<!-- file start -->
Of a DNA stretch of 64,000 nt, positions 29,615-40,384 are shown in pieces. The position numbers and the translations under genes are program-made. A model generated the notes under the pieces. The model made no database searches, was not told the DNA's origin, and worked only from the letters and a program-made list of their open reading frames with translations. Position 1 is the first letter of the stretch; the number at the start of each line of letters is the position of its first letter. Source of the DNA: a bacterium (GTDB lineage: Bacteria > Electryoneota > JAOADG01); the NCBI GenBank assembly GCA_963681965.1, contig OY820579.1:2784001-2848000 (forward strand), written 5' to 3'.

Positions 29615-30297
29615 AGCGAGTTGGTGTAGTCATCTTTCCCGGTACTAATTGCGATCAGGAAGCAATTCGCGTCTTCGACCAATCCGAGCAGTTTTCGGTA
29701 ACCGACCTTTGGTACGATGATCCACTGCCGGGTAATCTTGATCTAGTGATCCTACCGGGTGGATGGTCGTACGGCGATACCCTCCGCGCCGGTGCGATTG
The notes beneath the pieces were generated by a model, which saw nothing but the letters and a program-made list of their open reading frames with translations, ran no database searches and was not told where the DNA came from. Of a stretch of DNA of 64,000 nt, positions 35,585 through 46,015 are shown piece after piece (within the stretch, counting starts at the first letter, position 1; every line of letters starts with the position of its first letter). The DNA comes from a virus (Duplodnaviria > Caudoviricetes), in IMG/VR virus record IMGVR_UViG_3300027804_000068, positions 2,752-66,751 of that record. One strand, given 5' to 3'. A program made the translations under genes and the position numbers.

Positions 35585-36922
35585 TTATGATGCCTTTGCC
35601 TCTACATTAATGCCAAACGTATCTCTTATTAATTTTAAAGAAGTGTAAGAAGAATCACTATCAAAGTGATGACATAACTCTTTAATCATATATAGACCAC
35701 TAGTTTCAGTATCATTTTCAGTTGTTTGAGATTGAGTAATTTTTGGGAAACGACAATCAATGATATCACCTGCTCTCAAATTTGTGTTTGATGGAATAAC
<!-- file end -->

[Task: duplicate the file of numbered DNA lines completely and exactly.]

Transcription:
Of a DNA stretch of 64,000 nt, positions 29,615-40,384 are shown in pieces. The position numbers and the translations under genes are program-made. A model generated the notes under the pieces. The model made no database searches, was not told the DNA's origin, and worked only from the letters and a program-made list of their open reading frames with translations. Position 1 is the first letter of the stretch; the number at the start of each line of letters is the position of its first letter. Source of the DNA: a bacterium (GTDB lineage: Bacteria > Electryoneota > JAOADG01); the NCBI GenBank assembly GCA_963681965.1, contig OY820579.1:2784001-2848000 (forward strand), written 5' to 3'.

Positions 29615-30297
29615 AGCGAGTTGGTGTAGTCATCTTTCCCGGTACTAATTGCGATCAGGAAGCAATTCGCGTCTTCGACCAATCCGAGCAGTTTTCGGTA
29701 ACCGACCTTTGGTACGATGATCCACTGCCGGGTAATCTTGATCTAGTGATCCTACCGGGTGGATGGTCGTACGGCGATACCCTCCGCGCCGGTGCGATTG
The notes beneath the pieces were generated by a model, which saw nothing but the letters and a program-made list of their open reading frames with translations, ran no database searches and was not told where the DNA came from. Of a stretch of DNA of 64,000 nt, positions 35,585 through 46,015 are shown piece after piece (within the stretch, counting starts at the first letter, position 1; every line of letters starts with the position of its first letter). The DNA comes from a virus (Duplodnaviria > Caudoviricetes), in IMG/VR virus record IMGVR_UViG_3300027804_000068, positions 2,752-66,751 of that record. One strand, given 5' to 3'. A program made the translations under genes and the position numbers.

Positions 35585-36922
35585 TTATGATGCCTTTGCC
35601 TCTACATTAATGCCAAACGTATCTCTTATTAATTTTAAAGAAGTGTAAGAAGAATCACTATCAAAGTGATGACATAACTCTTTAATCATATATAGACCAC
35701 TAGTTTCAGTATCATTTTCAGTTGTTTGAGATTGAGTAATTTTTGGGAAACGACAATCAATGATATCACCTGCTCTCAAATTTGTGTTTGATGGAATAAC